Japanese Coast Guard Searches N. Korean Drug Ship

They also arrested two people believed to have been part of the smuggling operation.

The men are accused of helping smuggle several hundred kilograms of amphetamines from North Korea to Japan, Jiji Press and public broadcaster NHK said.

Tokyo police arrested Woo Si-Yun, an unemployed 59-year-old South Korean living in Japan, and alleged Japanese gangster Katsuhiko Miyata, 58, the news organizations said.

Woo is believed to be the owner of a mobile phone recovered from a North Korean spy ship that sank in the East China Sea in 2001 after an exchange of fire with the Japan Coast Guard, Kyodo News said.

Investigators also searched a North Korean freighter that arrived Friday at western Tottori prefecture because they believe the ship was used to smuggle the drugs, NHK said.

Police are looking to arrest several others in connection with the case, Jiji said.

Photo: AFP

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Should Hanchongryon Be Designated a Terrorist Organization?

“Let us eliminate anti-unification pro-war forces which intend to cast fire clouds of a nuclear war on the heads of Koreans.
Hanchongryon Statement before visiting Pyongyang

If I’d had any idea that things were this bad on South Korean university campuses, I’d have been paying much closer attention:

Seven Korea University students face disciplinary punishment after illegally detaining nine professors for 16 hours. The Yonsei University president is working elsewhere after being driven out of his office some 40 days ago by radical students who are occupying the university administrative building. Some 50 pro-North Korea students of Joong-Ang University also occupied the president’s office and painted walls and floor with slogans.

Amazing. Like “1984” meets “Lord of the Flies.” This is the infamous North Korean fifth column known as Hanchongryon, with a long history of violence and almost always featured in our force protection warnings about violent demonstrations. More on that later. But this story ends well:

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Jay Lefkowitz Is Right About Kaesong

The debate about South Korea’s role in (not) improving human rights in the North seems to intensify by the hour. Freedom House is the latest to testify for the prosecution. If you believe the latest report from the Chosun Ilbo, the State Department is reeling from the vitriolic South Korean reaction to U.S. Human Rights Envoy Jay Lefkowitz over labor conditions in North Korea’s Kaesong Industrial Park:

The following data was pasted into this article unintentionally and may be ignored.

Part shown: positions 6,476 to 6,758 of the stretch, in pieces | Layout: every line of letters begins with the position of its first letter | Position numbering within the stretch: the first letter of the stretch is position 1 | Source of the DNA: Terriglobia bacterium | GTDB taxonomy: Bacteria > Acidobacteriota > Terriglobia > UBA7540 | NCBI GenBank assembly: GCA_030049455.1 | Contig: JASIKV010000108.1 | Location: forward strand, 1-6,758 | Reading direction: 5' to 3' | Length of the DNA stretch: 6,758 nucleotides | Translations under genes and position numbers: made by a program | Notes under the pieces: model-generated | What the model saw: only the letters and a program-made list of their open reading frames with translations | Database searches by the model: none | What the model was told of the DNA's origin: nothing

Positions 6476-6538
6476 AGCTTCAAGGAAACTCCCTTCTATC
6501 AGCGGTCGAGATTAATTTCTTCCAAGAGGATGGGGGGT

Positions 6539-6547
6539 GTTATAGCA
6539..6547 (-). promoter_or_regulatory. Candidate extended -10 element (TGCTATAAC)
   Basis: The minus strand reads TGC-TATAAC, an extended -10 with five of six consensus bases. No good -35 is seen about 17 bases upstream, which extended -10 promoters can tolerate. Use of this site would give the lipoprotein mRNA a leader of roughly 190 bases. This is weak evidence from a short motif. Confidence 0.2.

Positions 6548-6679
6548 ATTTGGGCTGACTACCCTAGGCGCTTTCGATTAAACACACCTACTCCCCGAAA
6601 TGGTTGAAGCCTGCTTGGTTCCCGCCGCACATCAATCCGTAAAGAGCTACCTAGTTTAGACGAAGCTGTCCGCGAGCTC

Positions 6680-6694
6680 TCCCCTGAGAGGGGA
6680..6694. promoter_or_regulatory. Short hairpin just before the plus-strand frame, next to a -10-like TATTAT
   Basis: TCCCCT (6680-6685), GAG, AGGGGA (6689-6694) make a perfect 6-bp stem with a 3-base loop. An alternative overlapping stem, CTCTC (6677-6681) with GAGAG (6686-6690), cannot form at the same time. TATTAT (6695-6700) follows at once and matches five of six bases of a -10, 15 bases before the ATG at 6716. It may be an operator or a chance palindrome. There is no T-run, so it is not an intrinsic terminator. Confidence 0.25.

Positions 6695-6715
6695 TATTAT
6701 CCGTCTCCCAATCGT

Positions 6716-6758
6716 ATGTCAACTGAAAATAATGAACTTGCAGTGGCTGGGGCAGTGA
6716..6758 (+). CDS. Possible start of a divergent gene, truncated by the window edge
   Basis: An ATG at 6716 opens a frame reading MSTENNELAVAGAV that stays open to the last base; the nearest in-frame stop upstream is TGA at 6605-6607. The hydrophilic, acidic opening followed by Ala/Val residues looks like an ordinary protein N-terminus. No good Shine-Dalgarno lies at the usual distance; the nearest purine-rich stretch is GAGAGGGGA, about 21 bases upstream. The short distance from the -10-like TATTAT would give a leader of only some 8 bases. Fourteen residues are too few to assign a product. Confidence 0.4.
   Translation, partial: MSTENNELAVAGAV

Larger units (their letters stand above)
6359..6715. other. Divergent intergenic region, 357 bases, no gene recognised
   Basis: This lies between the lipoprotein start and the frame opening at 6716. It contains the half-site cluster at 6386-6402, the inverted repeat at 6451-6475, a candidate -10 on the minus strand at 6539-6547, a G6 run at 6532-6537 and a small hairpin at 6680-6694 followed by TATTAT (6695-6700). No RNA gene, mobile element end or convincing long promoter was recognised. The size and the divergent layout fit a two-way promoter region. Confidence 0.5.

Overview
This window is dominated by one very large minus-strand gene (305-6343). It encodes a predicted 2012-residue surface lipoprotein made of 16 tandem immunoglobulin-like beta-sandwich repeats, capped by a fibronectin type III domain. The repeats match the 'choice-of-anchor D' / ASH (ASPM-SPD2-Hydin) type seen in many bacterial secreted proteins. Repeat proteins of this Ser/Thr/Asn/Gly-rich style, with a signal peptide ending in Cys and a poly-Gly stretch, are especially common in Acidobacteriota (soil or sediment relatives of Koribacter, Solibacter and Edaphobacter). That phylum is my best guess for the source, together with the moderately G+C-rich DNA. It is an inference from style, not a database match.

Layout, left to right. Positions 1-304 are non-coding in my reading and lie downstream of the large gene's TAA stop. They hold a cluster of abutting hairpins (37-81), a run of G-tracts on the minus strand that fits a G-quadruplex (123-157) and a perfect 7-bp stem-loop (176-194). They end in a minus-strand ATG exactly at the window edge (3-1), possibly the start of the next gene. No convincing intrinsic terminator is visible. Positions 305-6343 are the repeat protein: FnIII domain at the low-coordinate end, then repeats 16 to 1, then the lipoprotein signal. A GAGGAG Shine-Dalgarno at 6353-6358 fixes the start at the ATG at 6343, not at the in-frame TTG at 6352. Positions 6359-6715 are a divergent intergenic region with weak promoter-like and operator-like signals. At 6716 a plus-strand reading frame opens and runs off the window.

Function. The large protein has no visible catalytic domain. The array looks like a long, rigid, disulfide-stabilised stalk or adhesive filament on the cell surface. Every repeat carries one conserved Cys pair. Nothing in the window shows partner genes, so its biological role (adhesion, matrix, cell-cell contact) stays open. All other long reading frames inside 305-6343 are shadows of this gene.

Another U.S. government insider also said the controversial piece by Lefkowitz had not gone through normal advance review procedures. That implies that Lefkowitz’s harsh critique of South Korea’s little-monitored aid to the North and suggestion that North Korean workers at the complex are exploited would not have gone into the paper unchanged.

The damage being done, however, the department chose to use the same phrase as the envoy: “The world knows little about what actually goes on at Kaesong.

We obviously don’t know who that “insider” is, or what he really knows, but the report’s implication is almost certainly false. It’s certainly possible that State is backpedaling, but as I’ll soon explain, the chances of Lefkowitz’s statement not being vetted are next to nil.

I’ve already dealt with the South Koreans’ false response on food aid today and want to discuss Kaesong. The pro-business, nationalistic take of the Chosun Ilbo is that the U.S. is in a “bind” over Korean ire at Lefkowitz’s “slur.” How the U.S. is in a “bind” over this escapes me, and the Chosun Ilbo doesn’t explain. “Slur” means “a disparaging remark; an aspersion.” “Aspersion” means “An unfavorable or damaging remark; slander.” “Slander,” of course, requires that the remark be false, which it was not. Let’s review what Amb. Lefkowitz said about Kaesong:

America’s friends in Asia must be careful not to squander whatever influence they may have to bring about change in North Korea.